Finding the Bright Spot

Finding the Bright Spot

Last week my colleague and friend, Bev Sharritt, reminded me how much I currently miss all of you and my fellow teammates. I think many of us can agree that virtual meetings simply aren’t the same no matter how much we may want them to be. Including this new way to work, this year has made me feel all the feelings and changed so many aspects of my daily life. It has changed the way I work, the way I socialize, the way I eat, the way I dress, the way I exercise, the list goes on. 

Nonetheless, I can’t help but try and find the silver lining in all of this change and unfamiliar territory. I suppose it’s the forever optimist in me, but when I encounter fear, I try to cling to the bright side. Here’s to hoping that some of what we’re learning and the adaptations we’re making in and out of the classroom are here to stay!

For example, this year has introduced me to more educators wanting to know how to make their materials accessible than ever before! As an accessibility advocate, this is incredibly exciting! Accessible materials level the playing field for all students and decrease the opportunity gap that too many of our students experience each and every year. I love hearing about educators working diligently and asking questions about how to make their Canvas and other learning management system courses accessible and their Bitmoji classrooms accessible on top of their digital and printed documents. 

To help support your efforts, a few of my teammates and I have put together a series of three 30-minute webinars that you can request via email for your school district as an Indiana public educator. This series includes how to create accessible materials from scratch, how to upload and publish accessible materials, and how to make inaccessible materials accessible from the student’s perspective.

Furthermore, this year has pushed us to not only think about our students’ access to our materials (representing our content), but the ways in which we engage our students and allow our students to show us what they know; this is the heart and soul of universal design for learning (UDL). We are stretching our creativity, figuring out how to use new tools for access, using virtual platforms for teaching and teletherapy successfully, and reaching students in ways we may have never thought possible.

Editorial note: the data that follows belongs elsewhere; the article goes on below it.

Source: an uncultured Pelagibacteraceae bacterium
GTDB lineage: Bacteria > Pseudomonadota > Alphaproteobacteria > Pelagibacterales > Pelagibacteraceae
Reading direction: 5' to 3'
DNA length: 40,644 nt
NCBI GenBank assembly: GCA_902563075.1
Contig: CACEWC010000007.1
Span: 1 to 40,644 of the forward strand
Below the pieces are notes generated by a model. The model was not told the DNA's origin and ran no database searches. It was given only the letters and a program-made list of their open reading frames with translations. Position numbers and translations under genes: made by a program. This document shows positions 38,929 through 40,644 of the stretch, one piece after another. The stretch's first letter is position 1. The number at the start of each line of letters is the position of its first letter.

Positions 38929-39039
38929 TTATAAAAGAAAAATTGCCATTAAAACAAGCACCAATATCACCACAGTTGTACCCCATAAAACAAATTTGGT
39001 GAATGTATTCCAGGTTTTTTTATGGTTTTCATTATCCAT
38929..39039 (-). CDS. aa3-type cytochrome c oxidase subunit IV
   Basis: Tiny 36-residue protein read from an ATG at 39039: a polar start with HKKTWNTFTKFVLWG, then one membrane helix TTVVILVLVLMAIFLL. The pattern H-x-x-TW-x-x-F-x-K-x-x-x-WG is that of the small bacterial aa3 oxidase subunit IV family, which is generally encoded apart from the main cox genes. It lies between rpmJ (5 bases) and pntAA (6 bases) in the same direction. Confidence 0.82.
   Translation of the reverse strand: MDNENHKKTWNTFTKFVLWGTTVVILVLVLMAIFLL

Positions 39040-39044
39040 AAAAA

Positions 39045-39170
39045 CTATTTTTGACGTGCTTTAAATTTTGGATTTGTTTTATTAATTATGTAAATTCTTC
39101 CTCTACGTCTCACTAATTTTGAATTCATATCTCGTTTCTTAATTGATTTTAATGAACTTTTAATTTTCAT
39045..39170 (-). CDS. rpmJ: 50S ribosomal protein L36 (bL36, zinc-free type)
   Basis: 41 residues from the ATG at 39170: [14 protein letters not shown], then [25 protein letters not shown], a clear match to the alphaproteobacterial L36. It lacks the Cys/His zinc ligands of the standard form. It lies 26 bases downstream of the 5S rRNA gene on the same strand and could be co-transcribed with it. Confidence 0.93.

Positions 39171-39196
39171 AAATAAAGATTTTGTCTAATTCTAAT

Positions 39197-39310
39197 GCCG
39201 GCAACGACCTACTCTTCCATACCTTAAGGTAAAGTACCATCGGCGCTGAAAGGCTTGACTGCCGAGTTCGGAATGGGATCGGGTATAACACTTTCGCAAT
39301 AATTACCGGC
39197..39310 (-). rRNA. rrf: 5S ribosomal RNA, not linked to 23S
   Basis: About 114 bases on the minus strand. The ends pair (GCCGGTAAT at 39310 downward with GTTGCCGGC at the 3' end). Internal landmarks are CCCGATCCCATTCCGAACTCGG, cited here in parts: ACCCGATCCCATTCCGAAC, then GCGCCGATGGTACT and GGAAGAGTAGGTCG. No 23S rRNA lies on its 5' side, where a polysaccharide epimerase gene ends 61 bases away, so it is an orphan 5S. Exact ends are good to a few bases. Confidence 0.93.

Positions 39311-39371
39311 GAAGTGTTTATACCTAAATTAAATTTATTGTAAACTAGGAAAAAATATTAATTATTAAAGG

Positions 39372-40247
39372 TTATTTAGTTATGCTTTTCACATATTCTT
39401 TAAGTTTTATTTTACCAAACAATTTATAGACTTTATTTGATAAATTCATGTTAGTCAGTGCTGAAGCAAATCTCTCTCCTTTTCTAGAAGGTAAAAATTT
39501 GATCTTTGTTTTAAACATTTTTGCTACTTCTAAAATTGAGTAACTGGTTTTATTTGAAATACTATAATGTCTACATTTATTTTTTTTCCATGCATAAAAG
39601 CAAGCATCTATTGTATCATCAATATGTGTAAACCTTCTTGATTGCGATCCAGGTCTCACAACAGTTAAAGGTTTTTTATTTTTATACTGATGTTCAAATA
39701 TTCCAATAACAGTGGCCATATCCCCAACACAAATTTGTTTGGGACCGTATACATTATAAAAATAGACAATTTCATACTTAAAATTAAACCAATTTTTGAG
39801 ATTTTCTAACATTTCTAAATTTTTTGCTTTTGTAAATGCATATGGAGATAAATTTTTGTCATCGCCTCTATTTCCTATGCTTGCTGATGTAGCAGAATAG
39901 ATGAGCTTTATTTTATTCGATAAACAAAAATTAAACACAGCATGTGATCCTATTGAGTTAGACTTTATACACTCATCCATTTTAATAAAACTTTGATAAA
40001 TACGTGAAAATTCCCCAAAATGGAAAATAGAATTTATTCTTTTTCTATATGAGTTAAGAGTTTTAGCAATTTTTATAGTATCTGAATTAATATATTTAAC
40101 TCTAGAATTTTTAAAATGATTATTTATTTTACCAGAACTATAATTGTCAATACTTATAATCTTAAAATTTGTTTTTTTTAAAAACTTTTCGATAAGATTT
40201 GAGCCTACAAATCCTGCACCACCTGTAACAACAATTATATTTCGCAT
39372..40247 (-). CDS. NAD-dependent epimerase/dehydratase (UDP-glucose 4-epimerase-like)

I also believe that 2020 has made us take a closer look at our work/life balance and how we care for our mental health. Not to say this didn’t happen because we overworked and pushed ourselves to the limit in some cases, but I’m hoping that it’s been a lesson learned to take with us into the future. Finding our boundaries and learning to say no is healthy! It’s a common phrase because it's true; we must take care of ourselves in order to take care of others. 

Lastly, I think or hope many of us have begun to re-evaluate how and with whom we spend our invaluable free time outside of the classroom. This year has brought me closer to the ones I love through phone calls, texts, Zoom get togethers, and sometimes in person. My quaran-team has helped me get through this year and will be there for me as we end this year and venture into what’s to come in 2021. I hope you’ve found your team and that you, too, are finding the bright spots in your experiences. 

3
In Tony's Shoes
A Letter from 2020
 

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Monday, 30 November 2020

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